In case you managed to avoid your inbox all summer, Slaughter published a much-forwarded Atlantic article in July entitled “Why Women Still Can’t Have It All.” As the title suggests, the article deals with the well-worn topic of women struggling to balance their family and work lives. At first glance, the concerns of the working mother might not seem like they have much to do with Princeton’s ongoing discussion about gender roles on the Street and in Small World. But just as Slaughter struggled — and, I’ll bet, continues to struggle — with how to negotiate her traditionally feminine role as mother with her traditionally masculine role as working parent, so too will many Princeton women come to face this same problem of conflicting gender roles after graduation.
To back up for a moment, I want to say that, in the context of the on campus concerns, I think our current conversation about hookup culture and gender roles does a great job of moving the conversation forward. I think Sarah Schwartz and Vivienne Chen, in their recent columns, are right to point out that the female voice on campus holds widely differing opinions about hookup culture, and that any generalization about women that equates them to — say it with me — damsels in distress is problematic. But for those of us who will leave the Orange Bubble and ultimately marry and have kids, we are likely to find ourselves in a situation where we, like Slaughter, actually feel something quite like damsels in distress, torn between our roles as mothers and working women. And unlike on campus, where we can enjoy a nice DFMO one night and a coffee date the next without consequence, our competing desires to both embrace and explode traditional notions of femininity — to be both a mother and a breadwinner — will come to a head in the workplace. In this context, Schwartz’s notion that Princeton women “know what they want” starts to become a little more flimsy — we will want things that, at least in today’s world, are often mutually exclusive.
And yet, despite the importance of these concerns, rarely are Princeton women encouraged to talk about a future desire for children or about how to reconcile that with their career ambitions. It seems that the assumption is that, as with hookup culture, we’ll just be able to make it work for us. But as Slaughter’s article points out, the reality is unlikely to be so easy, and certainly not for women as driven as Princeton students. I think often enough about what I want to do with the rest of my life, career-wise, and the sheer number of emails I receive from Career Services suggests I’m not the only one. In the same way that we think about our working life post-graduation, we should be thinking about how our conversation about gender roles can be moved forward into the working world.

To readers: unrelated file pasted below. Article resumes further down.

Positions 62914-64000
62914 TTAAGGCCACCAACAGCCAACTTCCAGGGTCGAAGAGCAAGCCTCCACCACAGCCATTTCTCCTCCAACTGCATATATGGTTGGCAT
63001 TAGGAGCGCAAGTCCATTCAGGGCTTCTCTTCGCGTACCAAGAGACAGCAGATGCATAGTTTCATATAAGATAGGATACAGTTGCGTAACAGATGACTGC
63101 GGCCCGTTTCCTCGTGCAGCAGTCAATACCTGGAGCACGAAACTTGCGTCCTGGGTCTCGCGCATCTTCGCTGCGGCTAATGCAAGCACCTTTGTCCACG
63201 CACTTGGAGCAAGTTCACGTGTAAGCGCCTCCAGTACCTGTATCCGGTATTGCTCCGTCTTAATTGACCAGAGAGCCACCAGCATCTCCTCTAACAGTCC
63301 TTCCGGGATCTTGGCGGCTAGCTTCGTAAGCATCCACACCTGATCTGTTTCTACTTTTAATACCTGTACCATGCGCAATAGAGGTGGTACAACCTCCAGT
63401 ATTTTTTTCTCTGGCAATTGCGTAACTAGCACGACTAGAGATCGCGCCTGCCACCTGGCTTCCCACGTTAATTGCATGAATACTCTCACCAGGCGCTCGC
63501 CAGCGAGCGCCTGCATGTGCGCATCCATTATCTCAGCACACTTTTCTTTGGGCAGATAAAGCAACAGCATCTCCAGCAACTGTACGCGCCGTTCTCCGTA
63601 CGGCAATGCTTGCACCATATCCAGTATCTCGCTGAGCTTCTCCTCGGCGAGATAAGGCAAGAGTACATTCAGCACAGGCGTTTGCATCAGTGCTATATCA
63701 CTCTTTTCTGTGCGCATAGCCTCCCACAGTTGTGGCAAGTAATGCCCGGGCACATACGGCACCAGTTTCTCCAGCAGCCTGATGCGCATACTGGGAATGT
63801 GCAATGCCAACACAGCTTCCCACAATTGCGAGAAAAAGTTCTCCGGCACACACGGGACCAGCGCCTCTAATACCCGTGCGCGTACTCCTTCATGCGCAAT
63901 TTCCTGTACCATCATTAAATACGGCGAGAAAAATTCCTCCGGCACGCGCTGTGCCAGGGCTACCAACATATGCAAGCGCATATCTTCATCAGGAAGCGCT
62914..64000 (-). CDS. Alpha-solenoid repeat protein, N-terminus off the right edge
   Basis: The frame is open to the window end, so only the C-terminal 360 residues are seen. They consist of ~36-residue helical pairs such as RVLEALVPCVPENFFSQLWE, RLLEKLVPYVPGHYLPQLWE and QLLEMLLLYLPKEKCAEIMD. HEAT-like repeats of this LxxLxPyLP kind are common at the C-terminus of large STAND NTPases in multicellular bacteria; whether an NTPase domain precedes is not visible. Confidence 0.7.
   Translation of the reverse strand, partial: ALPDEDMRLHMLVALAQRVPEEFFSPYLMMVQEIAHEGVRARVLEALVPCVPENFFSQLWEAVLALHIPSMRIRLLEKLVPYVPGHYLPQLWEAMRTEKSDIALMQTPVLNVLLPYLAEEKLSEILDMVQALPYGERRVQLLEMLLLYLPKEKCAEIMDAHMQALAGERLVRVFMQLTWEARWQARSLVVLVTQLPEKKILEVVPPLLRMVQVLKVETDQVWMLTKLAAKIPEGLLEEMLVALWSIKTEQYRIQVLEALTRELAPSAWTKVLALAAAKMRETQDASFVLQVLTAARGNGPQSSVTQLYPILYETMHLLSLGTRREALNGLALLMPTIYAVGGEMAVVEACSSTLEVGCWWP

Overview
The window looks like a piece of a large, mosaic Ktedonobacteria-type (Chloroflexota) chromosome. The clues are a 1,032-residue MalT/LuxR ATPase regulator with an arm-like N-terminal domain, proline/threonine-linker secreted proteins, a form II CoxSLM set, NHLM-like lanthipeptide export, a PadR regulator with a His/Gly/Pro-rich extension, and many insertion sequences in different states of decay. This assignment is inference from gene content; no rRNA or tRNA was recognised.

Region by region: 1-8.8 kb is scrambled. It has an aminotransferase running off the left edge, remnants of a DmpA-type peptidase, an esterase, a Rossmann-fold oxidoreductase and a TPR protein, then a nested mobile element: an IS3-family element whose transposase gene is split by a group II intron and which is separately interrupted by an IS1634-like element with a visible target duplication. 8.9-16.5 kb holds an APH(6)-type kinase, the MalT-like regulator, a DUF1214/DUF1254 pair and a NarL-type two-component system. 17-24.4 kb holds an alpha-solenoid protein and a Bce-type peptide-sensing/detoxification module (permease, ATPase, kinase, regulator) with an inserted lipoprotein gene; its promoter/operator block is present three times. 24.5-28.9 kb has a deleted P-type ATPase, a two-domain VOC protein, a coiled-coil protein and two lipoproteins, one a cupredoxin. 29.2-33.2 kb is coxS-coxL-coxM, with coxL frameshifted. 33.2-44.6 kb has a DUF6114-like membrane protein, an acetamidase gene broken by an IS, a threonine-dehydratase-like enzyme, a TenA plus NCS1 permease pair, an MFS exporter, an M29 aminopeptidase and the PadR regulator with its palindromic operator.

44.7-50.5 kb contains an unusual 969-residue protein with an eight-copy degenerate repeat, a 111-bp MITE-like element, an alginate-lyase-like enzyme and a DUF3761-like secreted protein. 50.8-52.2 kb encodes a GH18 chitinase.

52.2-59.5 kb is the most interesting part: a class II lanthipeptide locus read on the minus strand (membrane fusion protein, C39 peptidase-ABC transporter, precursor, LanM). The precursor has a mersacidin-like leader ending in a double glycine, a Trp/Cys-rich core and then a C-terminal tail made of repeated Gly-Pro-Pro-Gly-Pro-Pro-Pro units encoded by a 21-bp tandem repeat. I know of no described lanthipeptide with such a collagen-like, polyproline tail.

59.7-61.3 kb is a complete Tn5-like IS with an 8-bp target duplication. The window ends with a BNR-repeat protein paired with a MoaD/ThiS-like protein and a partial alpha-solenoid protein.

Unfortunately, this works against everything we’ve been told as modern women. Just as we have been cultured to believe that we can take the hookup culture head-on (but only if we want to), we have been taught to believe that we can be a doctor, an astronaut and a mother. Admitting that all of these responsibilities might prove to be too much means admitting our weaknesses and limitations, and this is a first step that sounds uncomfortably like admitting to being a damsel in distress. Instead of being victimized by men, however, we are victimized by a workplace that still operates as if only men made an income — and this means that men with working wives are victims too.
In pointing this out, Slaughter does an effective job of moving this conversation forward: She moves the burden of discussion away from women and toward a dialogue between the sexes. Rather than marriages that look like Kurz’s traditional damsel/knight model, Slaughter’s was a partnership in which individual needs, rather than some societal concept of gender roles, dictated how they made it work. At the end of the day, even Slaughter’s husband’s willingness to play Mr. Mom for two years didn’t solve all of Slaughter’s problems as a working mother, but their willingness to negotiate a new normal was a step in the right direction.
So let’s start talking about how we can take our current conversation about gender roles beyond the Orange Bubble. Admitting a desire to be a working mother and a fear that you might not be able to make it work doesn’t mean you’re a damsel; it means you’re that much closer to a solution.
Slaughter finishes her article thus: “[Ultimately], we will stop talking about whether women can have it all. We will properly focus on how we can help all Americans have healthy, happy, productive lives, valuing the people they love as much as they success they seek.” Not all of us will embrace her 50/50 balance between work and family, but with any luck, we will have the right, and the ability, to negotiate our own.
Cameron Langford is a sophomore from Davidson, N.C. She can be reached at firstname.lastname@example.org.